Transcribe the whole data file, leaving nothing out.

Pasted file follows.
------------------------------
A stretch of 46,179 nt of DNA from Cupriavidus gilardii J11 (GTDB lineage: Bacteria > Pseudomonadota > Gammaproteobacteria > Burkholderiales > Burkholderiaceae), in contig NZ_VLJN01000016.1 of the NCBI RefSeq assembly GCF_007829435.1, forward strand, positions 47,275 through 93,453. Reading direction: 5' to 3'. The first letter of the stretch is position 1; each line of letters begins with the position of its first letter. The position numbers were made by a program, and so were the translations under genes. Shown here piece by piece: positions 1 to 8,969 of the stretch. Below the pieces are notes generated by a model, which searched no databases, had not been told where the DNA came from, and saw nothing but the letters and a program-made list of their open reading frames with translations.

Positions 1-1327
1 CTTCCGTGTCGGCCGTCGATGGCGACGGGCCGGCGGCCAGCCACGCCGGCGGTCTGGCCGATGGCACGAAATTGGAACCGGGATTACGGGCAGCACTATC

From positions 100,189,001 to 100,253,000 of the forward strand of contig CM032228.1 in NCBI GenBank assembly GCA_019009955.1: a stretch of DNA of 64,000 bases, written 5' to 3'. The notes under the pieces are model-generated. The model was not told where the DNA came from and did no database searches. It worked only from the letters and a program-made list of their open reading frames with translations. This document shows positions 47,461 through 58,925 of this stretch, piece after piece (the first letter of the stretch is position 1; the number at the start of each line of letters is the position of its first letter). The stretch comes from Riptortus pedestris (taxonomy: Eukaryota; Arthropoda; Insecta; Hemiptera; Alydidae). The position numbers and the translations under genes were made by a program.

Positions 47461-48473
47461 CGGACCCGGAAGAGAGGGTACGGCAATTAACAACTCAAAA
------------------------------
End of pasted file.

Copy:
A stretch of 46,179 nt of DNA from Cupriavidus gilardii J11 (GTDB lineage: Bacteria > Pseudomonadota > Gammaproteobacteria > Burkholderiales > Burkholderiaceae), in contig NZ_VLJN01000016.1 of the NCBI RefSeq assembly GCF_007829435.1, forward strand, positions 47,275 through 93,453. Reading direction: 5' to 3'. The first letter of the stretch is position 1; each line of letters begins with the position of its first letter. The position numbers were made by a program, and so were the translations under genes. Shown here piece by piece: positions 1 to 8,969 of the stretch. Below the pieces are notes generated by a model, which searched no databases, had not been told where the DNA came from, and saw nothing but the letters and a program-made list of their open reading frames with translations.

Positions 1-1327
1 CTTCCGTGTCGGCCGTCGATGGCGACGGGCCGGCGGCCAGCCACGCCGGCGGTCTGGCCGATGGCACGAAATTGGAACCGGGATTACGGGCAGCACTATC

From positions 100,189,001 to 100,253,000 of the forward strand of contig CM032228.1 in NCBI GenBank assembly GCA_019009955.1: a stretch of DNA of 64,000 bases, written 5' to 3'. The notes under the pieces are model-generated. The model was not told where the DNA came from and did no database searches. It worked only from the letters and a program-made list of their open reading frames with translations. This document shows positions 47,461 through 58,925 of this stretch, piece after piece (the first letter of the stretch is position 1; the number at the start of each line of letters is the position of its first letter). The stretch comes from Riptortus pedestris (taxonomy: Eukaryota; Arthropoda; Insecta; Hemiptera; Alydidae). The position numbers and the translations under genes were made by a program.

Positions 47461-48473
47461 CGGACCCGGAAGAGAGGGTACGGCAATTAACAACTCAAAA